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Together forever; Communities and their seeds will share a future

AMHERST, Mass. - Ethnobotanist Rowen White, Akwesasne, gathers and grows
out Haudenosaunee heirloom crop varieties for the Akwesasne Seed
Restoration Project, a community-based organization. She also has a
personal project under way: Recording the stories of her grandmother, who
was brought up on an isolated island in the St. Lawrence River. Nowadays,
White is not in Upstate New York, where her reservation straddles the
U.S./Canadian border, but in the hills of northern Massachusetts, where
she's on the faculty of her alma mater, Hampshire College. White, who got
her degree in 1999, is expecting her first child.

Indian Country Today: Tell me about your project.

Rowen White: Our goal is to create a network of Haudenosaunee seed growers.
That involves finding and cataloging our heirloom varieties. There are
approximately 40 different kinds of beans, two dozen varieties of corn, and
half a dozen squashes that are considered Haudenosaunee. I go into our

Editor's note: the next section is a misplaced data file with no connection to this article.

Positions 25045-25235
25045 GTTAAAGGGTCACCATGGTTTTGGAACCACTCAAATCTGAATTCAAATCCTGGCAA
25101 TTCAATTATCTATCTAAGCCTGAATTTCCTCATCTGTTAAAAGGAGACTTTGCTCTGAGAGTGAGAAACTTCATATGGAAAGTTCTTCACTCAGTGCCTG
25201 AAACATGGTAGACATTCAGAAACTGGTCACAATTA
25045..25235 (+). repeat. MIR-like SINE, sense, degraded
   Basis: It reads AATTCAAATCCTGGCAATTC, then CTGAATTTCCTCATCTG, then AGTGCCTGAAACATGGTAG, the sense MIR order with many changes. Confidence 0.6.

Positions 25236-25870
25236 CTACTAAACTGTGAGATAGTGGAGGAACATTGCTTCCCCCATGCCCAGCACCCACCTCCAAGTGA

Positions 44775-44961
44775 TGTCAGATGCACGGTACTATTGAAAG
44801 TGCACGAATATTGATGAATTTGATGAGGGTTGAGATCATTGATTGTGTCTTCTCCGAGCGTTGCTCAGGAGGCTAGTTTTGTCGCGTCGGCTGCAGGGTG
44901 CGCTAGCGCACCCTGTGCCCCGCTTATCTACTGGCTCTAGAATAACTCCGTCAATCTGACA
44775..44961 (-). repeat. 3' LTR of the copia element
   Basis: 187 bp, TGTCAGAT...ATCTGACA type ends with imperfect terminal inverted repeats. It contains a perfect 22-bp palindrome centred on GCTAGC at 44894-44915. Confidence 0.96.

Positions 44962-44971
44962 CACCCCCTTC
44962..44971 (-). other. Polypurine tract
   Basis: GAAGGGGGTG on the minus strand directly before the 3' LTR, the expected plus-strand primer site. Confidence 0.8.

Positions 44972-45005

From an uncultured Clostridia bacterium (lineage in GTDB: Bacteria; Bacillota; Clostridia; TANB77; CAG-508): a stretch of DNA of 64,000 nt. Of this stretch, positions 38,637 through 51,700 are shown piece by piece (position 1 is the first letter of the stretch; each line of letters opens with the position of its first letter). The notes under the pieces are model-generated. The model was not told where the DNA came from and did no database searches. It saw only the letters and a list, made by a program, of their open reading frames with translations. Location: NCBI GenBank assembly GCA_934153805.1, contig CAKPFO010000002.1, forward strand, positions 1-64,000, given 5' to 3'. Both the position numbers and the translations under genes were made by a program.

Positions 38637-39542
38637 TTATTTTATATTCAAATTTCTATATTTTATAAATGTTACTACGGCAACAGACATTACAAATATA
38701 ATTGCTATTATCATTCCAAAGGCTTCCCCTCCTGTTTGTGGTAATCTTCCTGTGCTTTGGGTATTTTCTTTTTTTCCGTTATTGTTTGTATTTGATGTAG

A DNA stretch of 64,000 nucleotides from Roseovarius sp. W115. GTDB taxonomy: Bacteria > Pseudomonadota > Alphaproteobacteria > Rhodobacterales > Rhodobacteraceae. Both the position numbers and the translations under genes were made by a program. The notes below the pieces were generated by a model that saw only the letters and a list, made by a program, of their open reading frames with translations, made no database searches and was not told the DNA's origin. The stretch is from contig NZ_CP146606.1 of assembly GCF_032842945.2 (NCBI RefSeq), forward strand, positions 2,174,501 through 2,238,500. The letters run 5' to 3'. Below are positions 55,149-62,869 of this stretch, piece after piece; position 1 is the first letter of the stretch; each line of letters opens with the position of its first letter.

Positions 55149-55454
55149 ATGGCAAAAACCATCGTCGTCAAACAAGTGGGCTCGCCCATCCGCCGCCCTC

communities and look for old crops. I talk to elders about foods they
remember, and I also ask people to be on the lookout for certain plants.
One of their neighbors might be growing something very old and not realize
it. In some cases, there are only a handful of seeds of a certain variety
left on the planet. So, we see this as a race against time. We want to
collect the seeds and get them grown out to the point where we have enough
to redistribute.

ICT: What's the mechanism for doing that?

White: Among other things, we have an e-mail listing to get seed swaps
going among community members.

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ICT: What's the community's role in all this?

White: We especially want to give people our Haudenosaunee corn, so a lot
of it can be grown at once. To keep a population of corn plants healthy,
you need many of them, so they can diversify. A biologically-diverse
population is a strong one; each plant has a unique combination of
strengths, so if there is a drought, let's say, or an early frost, some
plants will always survive. But, nowadays, because there are so few seeds
left of some corn types, they've lost that flexibility. Certain varieties
are not as robust as they once were. Our corn needs our people to grow it
and live with it and select it for certain characteristics - to
re-diversify it, as we Haudenosaunee people have been doing for millennia.

ICT: You don't sound like a mainstream seedbank.

White: Not at all. Non-indigenous seedbanks see seeds as static.

ICT: You mean, a Paiute bean is a Paiute bean, and that's that? They
wouldn't want it to change?

White: Exactly, but for indigenous people, our seeds are the witnesses to
our past. Now, because of climate change, environmental degradation, and
land loss, the seeds are suffering. We have to bring them back to health,
and they, in turn, will heal us.